When officials at Pennsylvania-based Geisinger Health System noticed patient experience was declining across its 12-hospital system, they created a communication-focused nursing bundle, which has helped to improve overall patient satisfaction, Susan Robel, Geisinger EVP and System Chief Nursing and Patient Experience Office, and Denise Venditti, VP of patient experience, write in NEJM Catalyst.
They note that, in 2015, the system's president and CEO, David Feinberg, launched the ProvenExperience initiative, under which Geisinger would offer patients a partial or full refund when care does not live up to the patients' expectations. One key source of patient complaints stemmed from communication failures, which had "become a major focus for the entire health system," Robel and Venditti write.
To address those concerns, and create a consistent experience for patients across the health system, officials created a nursing bundle, which the Institute for Healthcare Improvement defines as a "structured way of improving the processes of care and patient outcomes," typically consisting of between three and five evidence-based practices for nurses to execute.
"The entire organization of 30,000 people received this communication training over 4 months, from March through June 2016," Robel and Venditti write.
To select practices for the bundle, a team of CNOs and nursing leaders identified evidence-based practices that have been "proven to provide the best experiential and clinical care outcomes," Robel and Venditti write. CNOs vetted the practices with managers and frontline RNs, which "assured support, buy-in, and input from all levels within the organization," according to Robel and Venditti.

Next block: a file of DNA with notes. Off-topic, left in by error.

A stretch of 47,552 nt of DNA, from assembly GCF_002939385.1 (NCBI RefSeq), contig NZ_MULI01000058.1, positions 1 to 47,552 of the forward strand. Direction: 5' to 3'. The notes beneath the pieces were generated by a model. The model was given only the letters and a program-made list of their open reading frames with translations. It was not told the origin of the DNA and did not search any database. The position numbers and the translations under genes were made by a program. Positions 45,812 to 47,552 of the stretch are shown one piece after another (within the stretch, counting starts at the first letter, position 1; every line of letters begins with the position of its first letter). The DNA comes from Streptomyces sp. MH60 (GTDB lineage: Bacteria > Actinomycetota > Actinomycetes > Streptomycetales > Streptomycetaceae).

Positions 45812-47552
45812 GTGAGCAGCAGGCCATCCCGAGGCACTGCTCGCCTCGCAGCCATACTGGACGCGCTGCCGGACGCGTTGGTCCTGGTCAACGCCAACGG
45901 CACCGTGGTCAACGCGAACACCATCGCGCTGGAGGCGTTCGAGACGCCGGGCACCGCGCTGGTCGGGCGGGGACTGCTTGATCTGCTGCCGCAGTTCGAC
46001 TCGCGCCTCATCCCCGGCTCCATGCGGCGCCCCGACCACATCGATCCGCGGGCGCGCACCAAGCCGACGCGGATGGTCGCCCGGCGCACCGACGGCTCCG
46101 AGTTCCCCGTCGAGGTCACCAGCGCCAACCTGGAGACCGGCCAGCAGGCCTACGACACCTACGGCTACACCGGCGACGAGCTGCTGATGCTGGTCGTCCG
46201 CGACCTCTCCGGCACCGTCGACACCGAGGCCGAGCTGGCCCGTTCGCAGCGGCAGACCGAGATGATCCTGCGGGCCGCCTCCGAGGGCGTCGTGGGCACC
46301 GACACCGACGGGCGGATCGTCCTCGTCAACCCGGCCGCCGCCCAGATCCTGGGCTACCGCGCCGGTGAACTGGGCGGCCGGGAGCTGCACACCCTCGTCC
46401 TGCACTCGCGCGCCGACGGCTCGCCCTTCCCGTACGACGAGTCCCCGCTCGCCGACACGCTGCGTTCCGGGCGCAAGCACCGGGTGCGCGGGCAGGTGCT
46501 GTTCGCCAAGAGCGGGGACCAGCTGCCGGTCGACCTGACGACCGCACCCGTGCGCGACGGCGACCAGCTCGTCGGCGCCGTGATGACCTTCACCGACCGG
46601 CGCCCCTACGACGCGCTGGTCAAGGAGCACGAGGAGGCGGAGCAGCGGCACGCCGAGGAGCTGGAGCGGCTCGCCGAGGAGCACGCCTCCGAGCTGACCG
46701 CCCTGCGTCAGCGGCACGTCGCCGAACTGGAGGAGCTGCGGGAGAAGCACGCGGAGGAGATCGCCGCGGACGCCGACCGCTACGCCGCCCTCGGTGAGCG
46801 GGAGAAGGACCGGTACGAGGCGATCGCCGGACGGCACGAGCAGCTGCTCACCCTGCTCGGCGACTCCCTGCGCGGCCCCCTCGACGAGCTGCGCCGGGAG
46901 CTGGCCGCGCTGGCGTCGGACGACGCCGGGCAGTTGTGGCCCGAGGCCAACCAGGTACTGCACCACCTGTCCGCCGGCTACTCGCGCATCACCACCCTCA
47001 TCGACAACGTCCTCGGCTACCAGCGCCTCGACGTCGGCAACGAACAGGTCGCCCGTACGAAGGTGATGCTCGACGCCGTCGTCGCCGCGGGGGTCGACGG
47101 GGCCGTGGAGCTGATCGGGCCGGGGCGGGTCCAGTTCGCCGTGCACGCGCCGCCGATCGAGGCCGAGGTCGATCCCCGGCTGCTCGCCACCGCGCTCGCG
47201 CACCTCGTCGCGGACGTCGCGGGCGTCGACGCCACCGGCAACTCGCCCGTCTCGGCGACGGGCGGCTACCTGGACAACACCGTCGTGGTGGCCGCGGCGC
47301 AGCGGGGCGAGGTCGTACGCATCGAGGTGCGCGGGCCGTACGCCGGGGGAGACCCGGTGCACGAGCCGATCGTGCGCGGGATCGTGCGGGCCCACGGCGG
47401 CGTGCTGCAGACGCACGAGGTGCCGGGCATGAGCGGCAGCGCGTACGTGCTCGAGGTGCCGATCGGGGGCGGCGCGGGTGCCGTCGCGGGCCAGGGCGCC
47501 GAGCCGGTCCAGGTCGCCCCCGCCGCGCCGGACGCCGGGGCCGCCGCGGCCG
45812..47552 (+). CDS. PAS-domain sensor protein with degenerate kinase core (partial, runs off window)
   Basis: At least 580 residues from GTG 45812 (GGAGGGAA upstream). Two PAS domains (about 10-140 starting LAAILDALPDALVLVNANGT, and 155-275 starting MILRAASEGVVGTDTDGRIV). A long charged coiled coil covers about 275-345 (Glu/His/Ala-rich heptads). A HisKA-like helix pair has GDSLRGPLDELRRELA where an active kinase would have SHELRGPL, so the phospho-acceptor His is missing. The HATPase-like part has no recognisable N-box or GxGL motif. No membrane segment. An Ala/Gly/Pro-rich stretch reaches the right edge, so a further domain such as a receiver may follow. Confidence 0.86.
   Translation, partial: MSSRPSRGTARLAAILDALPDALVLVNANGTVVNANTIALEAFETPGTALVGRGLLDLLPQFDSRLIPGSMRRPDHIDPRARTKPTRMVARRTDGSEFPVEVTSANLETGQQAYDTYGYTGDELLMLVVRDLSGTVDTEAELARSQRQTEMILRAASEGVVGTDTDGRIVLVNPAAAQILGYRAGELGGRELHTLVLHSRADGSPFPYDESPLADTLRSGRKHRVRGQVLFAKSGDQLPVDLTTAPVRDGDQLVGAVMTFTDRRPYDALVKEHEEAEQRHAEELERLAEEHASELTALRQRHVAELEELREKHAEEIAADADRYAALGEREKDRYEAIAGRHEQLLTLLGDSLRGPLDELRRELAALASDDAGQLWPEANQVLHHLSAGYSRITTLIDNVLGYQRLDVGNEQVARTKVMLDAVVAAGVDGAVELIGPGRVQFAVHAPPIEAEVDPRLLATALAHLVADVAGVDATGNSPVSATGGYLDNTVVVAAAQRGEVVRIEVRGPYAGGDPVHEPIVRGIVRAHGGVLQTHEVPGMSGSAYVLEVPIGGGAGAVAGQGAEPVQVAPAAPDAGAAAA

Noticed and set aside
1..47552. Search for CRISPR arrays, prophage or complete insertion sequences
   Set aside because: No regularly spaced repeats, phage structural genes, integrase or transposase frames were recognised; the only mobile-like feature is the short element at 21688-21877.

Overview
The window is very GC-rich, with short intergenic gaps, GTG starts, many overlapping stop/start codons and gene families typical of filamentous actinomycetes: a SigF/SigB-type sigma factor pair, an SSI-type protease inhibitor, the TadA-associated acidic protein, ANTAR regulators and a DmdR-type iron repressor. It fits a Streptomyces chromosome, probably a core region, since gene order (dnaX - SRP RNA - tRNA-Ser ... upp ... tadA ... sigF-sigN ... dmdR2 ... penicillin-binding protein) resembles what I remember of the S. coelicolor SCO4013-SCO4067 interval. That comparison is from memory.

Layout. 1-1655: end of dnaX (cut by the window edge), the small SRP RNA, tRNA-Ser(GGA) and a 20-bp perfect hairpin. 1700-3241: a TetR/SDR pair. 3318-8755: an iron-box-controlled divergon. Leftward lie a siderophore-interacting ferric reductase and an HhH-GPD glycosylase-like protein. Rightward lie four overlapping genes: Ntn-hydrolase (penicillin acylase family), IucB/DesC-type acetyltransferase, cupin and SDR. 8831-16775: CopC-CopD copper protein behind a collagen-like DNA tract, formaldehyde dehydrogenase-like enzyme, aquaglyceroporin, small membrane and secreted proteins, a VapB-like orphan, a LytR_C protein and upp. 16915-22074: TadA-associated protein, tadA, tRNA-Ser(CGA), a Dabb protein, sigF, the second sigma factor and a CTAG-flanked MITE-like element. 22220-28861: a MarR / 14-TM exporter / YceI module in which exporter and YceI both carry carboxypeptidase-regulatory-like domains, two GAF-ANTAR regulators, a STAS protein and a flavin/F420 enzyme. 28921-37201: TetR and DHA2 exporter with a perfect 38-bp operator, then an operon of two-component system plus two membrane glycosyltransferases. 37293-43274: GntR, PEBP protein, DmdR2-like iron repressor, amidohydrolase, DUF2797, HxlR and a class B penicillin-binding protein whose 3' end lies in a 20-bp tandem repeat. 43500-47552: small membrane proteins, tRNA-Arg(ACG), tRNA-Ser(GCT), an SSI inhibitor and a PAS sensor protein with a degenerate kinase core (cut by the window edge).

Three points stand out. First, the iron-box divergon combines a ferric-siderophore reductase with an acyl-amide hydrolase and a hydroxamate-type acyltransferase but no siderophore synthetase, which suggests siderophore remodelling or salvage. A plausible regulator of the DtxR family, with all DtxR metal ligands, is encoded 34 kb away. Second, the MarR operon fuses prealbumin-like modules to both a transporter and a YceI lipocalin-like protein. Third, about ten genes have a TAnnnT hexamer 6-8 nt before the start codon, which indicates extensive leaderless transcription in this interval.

Ultimately, they focused on these five practices:
To assess how the bundle influenced patient experience, Geisinger created a patient satisfaction survey. According to Robel and Venditti, "To date, from baseline data approximately six months ago, [Geisinger] has improved in the above-noted components being consistently (always) performed."
They highlight several key lessons learned from the experience, including:
But ultimately, Robel and Venditti conclude executive leadership must prioritize change "via goal-setting, day-to-day behaviors, and culture" (Haefner, Becker's Hospital Review, 4/19; Robel/Venditti, NEJM Catalyst, 4/13).
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